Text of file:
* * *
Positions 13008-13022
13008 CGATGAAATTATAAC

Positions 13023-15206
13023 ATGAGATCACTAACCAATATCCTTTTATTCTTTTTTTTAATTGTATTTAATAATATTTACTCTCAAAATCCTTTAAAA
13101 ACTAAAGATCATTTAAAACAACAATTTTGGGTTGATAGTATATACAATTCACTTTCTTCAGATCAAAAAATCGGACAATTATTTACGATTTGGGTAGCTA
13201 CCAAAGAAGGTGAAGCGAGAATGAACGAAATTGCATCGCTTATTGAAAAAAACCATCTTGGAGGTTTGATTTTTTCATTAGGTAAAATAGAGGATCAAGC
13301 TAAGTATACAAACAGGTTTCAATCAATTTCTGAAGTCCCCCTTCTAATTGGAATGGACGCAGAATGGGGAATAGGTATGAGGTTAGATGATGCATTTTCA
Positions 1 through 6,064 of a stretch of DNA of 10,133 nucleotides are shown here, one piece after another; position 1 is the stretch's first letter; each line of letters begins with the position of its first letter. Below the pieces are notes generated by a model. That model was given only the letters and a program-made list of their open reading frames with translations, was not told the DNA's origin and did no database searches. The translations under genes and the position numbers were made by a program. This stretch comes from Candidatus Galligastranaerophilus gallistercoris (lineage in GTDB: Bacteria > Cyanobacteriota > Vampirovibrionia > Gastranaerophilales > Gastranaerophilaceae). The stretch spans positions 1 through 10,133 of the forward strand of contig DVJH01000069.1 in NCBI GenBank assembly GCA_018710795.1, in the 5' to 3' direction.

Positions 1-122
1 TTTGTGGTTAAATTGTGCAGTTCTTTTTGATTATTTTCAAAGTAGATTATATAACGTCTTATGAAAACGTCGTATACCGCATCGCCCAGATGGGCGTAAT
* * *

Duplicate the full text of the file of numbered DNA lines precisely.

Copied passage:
Positions 13008-13022
13008 CGATGAAATTATAAC

Positions 13023-15206
13023 ATGAGATCACTAACCAATATCCTTTTATTCTTTTTTTTAATTGTATTTAATAATATTTACTCTCAAAATCCTTTAAAA
13101 ACTAAAGATCATTTAAAACAACAATTTTGGGTTGATAGTATATACAATTCACTTTCTTCAGATCAAAAAATCGGACAATTATTTACGATTTGGGTAGCTA
13201 CCAAAGAAGGTGAAGCGAGAATGAACGAAATTGCATCGCTTATTGAAAAAAACCATCTTGGAGGTTTGATTTTTTCATTAGGTAAAATAGAGGATCAAGC
13301 TAAGTATACAAACAGGTTTCAATCAATTTCTGAAGTCCCCCTTCTAATTGGAATGGACGCAGAATGGGGAATAGGTATGAGGTTAGATGATGCATTTTCA
Positions 1 through 6,064 of a stretch of DNA of 10,133 nucleotides are shown here, one piece after another; position 1 is the stretch's first letter; each line of letters begins with the position of its first letter. Below the pieces are notes generated by a model. That model was given only the letters and a program-made list of their open reading frames with translations, was not told the DNA's origin and did no database searches. The translations under genes and the position numbers were made by a program. This stretch comes from Candidatus Galligastranaerophilus gallistercoris (lineage in GTDB: Bacteria > Cyanobacteriota > Vampirovibrionia > Gastranaerophilales > Gastranaerophilaceae). The stretch spans positions 1 through 10,133 of the forward strand of contig DVJH01000069.1 in NCBI GenBank assembly GCA_018710795.1, in the 5' to 3' direction.

Positions 1-122
1 TTTGTGGTTAAATTGTGCAGTTCTTTTTGATTATTTTCAAAGTAGATTATATAACGTCTTATGAAAACGTCGTATACCGCATCGCCCAGATGGGCGTAAT